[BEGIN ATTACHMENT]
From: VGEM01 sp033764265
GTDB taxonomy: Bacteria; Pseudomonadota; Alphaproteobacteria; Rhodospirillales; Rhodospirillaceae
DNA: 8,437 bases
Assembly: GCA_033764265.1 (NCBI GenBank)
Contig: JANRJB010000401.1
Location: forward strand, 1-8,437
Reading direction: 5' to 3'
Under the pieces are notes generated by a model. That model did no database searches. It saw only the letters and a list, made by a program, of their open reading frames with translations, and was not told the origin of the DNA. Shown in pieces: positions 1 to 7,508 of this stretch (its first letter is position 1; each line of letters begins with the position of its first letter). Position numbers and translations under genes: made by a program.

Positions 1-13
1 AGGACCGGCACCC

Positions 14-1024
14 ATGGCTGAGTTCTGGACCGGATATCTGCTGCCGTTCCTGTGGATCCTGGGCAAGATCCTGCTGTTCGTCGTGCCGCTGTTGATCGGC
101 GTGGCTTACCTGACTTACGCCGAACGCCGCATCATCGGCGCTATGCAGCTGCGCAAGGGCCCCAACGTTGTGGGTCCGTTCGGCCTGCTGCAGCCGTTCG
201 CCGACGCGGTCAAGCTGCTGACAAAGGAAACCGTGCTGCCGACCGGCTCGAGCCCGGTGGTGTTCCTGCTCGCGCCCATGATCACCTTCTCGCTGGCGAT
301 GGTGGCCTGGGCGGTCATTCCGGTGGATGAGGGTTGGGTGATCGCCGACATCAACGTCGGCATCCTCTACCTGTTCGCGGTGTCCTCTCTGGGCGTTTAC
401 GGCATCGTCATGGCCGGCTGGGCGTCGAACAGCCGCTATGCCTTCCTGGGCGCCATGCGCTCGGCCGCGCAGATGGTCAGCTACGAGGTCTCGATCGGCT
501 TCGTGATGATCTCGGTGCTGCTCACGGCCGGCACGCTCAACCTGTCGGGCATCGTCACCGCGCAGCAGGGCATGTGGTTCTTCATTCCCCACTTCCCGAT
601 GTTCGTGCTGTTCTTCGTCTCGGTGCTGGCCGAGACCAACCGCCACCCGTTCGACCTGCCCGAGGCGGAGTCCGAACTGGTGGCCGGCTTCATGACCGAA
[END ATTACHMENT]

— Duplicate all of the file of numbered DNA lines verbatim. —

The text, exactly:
From: VGEM01 sp033764265
GTDB taxonomy: Bacteria; Pseudomonadota; Alphaproteobacteria; Rhodospirillales; Rhodospirillaceae
DNA: 8,437 bases
Assembly: GCA_033764265.1 (NCBI GenBank)
Contig: JANRJB010000401.1
Location: forward strand, 1-8,437
Reading direction: 5' to 3'
Under the pieces are notes generated by a model. That model did no database searches. It saw only the letters and a list, made by a program, of their open reading frames with translations, and was not told the origin of the DNA. Shown in pieces: positions 1 to 7,508 of this stretch (its first letter is position 1; each line of letters begins with the position of its first letter). Position numbers and translations under genes: made by a program.

Positions 1-13
1 AGGACCGGCACCC

Positions 14-1024
14 ATGGCTGAGTTCTGGACCGGATATCTGCTGCCGTTCCTGTGGATCCTGGGCAAGATCCTGCTGTTCGTCGTGCCGCTGTTGATCGGC
101 GTGGCTTACCTGACTTACGCCGAACGCCGCATCATCGGCGCTATGCAGCTGCGCAAGGGCCCCAACGTTGTGGGTCCGTTCGGCCTGCTGCAGCCGTTCG
201 CCGACGCGGTCAAGCTGCTGACAAAGGAAACCGTGCTGCCGACCGGCTCGAGCCCGGTGGTGTTCCTGCTCGCGCCCATGATCACCTTCTCGCTGGCGAT
301 GGTGGCCTGGGCGGTCATTCCGGTGGATGAGGGTTGGGTGATCGCCGACATCAACGTCGGCATCCTCTACCTGTTCGCGGTGTCCTCTCTGGGCGTTTAC
401 GGCATCGTCATGGCCGGCTGGGCGTCGAACAGCCGCTATGCCTTCCTGGGCGCCATGCGCTCGGCCGCGCAGATGGTCAGCTACGAGGTCTCGATCGGCT
501 TCGTGATGATCTCGGTGCTGCTCACGGCCGGCACGCTCAACCTGTCGGGCATCGTCACCGCGCAGCAGGGCATGTGGTTCTTCATTCCCCACTTCCCGAT
601 GTTCGTGCTGTTCTTCGTCTCGGTGCTGGCCGAGACCAACCGCCACCCGTTCGACCTGCCCGAGGCGGAGTCCGAACTGGTGGCCGGCTTCATGACCGAA